This year marks the 30th anniversary of Banned Books Week. What’s it all about, you ask? This, pretty much:
Banned Books Week is all about celebrating the freedom to read. Like Linus, you have the freedom to walk into a library or bookstore and access the information you want or need. As the American Library Association puts it:
“[Banned Books Week] highlights the value of free and open access to information. Banned Books Week brings together the entire book community –- librarians, booksellers, publishers, journalists, teachers, and readers of all types –- in shared support of the freedom to seek and to express ideas, even those some consider unorthodox or unpopular….While books have been and continue to be banned, part of the Banned Books Week celebration is the fact that, in a majority of cases, the books have remained available. This happens only thanks to the efforts of librarians, teachers, students, and community members who stand up and speak out for the freedom to read.”
I admit, I fell down on the job this year display-wise (but I had a reason!). Luckily for me, Amy and Stefanie, our Children’s/Young Adult librarians, are super-creative and super on top of things. They’ve got a fantastic display planned, so be sure you stop in and see it this week.
As for me, I got you a list of links. Here are some great resources and opinion pieces on what Banned Books Week is all about.
- The official Banned Books Week website — find out about events, this year’s Virtual Read-Out, a list of the past year’s most frequently challenged titles, and more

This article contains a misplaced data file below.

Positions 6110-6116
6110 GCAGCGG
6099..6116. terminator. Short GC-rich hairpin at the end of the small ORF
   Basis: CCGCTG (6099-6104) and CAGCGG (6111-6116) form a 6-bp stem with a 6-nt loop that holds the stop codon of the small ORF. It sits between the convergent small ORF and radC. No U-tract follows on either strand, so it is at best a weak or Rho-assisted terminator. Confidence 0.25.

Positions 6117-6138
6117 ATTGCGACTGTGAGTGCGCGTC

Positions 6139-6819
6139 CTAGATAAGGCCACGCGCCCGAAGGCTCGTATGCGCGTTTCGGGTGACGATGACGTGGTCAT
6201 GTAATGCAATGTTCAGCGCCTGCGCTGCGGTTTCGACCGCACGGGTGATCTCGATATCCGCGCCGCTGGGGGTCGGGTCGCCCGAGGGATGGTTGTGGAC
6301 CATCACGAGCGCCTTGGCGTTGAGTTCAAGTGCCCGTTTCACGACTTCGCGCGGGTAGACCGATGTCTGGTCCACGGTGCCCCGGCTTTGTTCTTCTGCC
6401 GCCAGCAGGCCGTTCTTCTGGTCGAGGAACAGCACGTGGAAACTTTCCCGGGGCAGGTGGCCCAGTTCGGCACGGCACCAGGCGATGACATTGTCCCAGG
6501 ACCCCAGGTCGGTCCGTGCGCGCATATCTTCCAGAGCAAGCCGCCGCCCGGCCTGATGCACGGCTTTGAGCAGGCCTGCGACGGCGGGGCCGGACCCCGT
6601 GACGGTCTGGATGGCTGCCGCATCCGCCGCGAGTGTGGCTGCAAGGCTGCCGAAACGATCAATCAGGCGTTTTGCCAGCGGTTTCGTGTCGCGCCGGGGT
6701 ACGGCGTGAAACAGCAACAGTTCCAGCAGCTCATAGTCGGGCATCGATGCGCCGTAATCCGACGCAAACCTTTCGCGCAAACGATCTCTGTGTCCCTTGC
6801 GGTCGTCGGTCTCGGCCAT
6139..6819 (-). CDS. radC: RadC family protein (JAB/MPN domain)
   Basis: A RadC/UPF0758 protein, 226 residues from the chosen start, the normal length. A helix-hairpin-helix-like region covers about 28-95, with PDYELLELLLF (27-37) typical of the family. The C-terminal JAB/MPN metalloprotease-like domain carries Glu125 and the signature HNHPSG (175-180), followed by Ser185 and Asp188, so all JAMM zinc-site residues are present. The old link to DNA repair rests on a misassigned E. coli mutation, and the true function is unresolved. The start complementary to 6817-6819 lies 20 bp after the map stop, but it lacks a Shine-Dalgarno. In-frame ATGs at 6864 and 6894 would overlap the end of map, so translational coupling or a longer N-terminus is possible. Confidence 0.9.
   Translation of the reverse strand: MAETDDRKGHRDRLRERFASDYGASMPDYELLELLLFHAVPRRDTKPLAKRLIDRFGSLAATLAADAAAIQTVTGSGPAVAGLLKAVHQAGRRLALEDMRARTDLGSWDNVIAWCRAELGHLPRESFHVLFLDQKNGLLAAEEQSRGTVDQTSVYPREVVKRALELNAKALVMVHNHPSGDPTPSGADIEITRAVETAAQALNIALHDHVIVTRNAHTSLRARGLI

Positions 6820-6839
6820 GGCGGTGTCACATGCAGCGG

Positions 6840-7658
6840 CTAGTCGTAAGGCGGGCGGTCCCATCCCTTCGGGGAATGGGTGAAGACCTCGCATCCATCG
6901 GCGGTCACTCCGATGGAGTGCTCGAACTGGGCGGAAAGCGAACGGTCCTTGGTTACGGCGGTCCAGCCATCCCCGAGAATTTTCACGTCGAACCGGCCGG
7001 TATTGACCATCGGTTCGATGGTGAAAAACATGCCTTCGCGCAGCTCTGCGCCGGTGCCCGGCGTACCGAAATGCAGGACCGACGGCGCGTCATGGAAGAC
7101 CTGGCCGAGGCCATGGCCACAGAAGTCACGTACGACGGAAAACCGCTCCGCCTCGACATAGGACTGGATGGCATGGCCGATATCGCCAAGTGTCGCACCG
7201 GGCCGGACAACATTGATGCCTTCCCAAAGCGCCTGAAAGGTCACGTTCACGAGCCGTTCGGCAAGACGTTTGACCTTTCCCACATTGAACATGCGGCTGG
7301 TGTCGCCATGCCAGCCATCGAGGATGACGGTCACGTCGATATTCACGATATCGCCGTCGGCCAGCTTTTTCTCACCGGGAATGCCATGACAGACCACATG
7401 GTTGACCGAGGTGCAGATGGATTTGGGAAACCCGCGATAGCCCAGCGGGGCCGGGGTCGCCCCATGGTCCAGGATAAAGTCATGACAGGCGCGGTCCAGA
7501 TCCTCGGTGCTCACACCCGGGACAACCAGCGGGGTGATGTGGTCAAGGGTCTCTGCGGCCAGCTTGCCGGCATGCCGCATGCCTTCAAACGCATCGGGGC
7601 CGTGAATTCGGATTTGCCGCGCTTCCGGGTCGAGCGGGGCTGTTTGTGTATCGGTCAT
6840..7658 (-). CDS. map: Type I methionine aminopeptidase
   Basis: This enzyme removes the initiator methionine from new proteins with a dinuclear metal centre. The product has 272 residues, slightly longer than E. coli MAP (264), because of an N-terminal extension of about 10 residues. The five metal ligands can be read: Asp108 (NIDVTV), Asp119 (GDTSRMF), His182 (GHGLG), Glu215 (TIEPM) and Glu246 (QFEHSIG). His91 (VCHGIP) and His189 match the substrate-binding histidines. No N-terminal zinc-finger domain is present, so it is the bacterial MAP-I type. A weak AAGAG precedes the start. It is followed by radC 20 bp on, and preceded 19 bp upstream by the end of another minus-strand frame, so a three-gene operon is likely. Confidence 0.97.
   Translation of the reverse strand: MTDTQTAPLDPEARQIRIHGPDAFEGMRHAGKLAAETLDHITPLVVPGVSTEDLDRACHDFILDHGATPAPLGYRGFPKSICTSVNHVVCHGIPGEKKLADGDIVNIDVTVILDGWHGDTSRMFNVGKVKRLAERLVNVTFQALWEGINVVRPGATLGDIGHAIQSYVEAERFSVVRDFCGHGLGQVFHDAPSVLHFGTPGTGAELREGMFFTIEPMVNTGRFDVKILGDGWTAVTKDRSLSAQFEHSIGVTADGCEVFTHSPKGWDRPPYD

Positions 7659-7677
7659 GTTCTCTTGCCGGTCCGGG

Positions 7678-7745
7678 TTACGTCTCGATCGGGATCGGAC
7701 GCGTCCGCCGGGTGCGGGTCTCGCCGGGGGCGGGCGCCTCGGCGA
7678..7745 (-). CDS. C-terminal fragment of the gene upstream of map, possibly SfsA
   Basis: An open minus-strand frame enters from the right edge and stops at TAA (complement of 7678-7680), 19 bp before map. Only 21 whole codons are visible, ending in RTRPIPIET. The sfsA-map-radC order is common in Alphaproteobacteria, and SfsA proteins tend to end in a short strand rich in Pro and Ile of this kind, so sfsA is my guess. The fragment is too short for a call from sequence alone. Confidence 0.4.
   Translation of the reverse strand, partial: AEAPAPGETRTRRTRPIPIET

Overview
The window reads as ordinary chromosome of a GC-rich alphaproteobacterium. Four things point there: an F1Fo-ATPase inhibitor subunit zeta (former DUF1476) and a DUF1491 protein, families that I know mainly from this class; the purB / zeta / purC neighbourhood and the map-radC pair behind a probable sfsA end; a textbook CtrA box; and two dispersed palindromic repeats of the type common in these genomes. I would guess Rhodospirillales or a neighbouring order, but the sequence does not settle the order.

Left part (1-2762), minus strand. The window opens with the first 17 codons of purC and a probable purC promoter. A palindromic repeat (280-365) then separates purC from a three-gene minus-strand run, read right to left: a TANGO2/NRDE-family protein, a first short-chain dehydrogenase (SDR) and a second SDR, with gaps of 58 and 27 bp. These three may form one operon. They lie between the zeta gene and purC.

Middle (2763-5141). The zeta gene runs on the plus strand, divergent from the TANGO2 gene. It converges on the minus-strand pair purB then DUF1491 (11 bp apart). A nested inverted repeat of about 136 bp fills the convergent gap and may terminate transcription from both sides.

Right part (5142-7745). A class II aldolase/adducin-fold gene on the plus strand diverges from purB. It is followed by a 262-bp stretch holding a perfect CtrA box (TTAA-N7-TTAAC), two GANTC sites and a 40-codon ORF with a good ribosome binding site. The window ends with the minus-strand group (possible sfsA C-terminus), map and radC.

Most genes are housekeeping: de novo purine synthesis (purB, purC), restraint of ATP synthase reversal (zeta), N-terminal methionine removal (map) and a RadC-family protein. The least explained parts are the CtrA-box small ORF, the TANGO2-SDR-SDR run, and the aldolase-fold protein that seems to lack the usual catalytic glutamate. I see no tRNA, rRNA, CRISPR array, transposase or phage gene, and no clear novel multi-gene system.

- American Library Association: About Banned and Challenged Books — detailed background of exactly what Banned Books Week is all about, and what we mean by a “challenged” book
- “No Sex Please, We’re American” — from The Guardian has a focus on YA literature, as well as a list of frequently challenged books from 2011
- A post from The Annoyed Librarian from 2011, “Celebrate “Librarians Trying to Make Themselves Feel Important” Week!”
- Here’s a USA Today piece from last year, “Banned Books Week Is Just Hype”
There’s a lot out there about censorship, Banned Books Week, and intellectual freedom. As you can see just from the small sample of cartoons and articles I posted, it’s very easy for the waters to become muddy on this issue–particularly when it comes to defining terms.
As far as I’m concerned, Banned Books Week comes down to this: You are the only person with the right to decide what you want to read. You have the right to read what you want, where you want, when you want. Nobody has the right to limit your access to entertainment or information because of personal disapproval–nor do you have the right to limit their access to views you personally find objectionable.
We celebrate Banned Books Week to hilight the fact that we have this freedom, and that we shouldn’t take it for granted. At least, that’s why I celebrate it.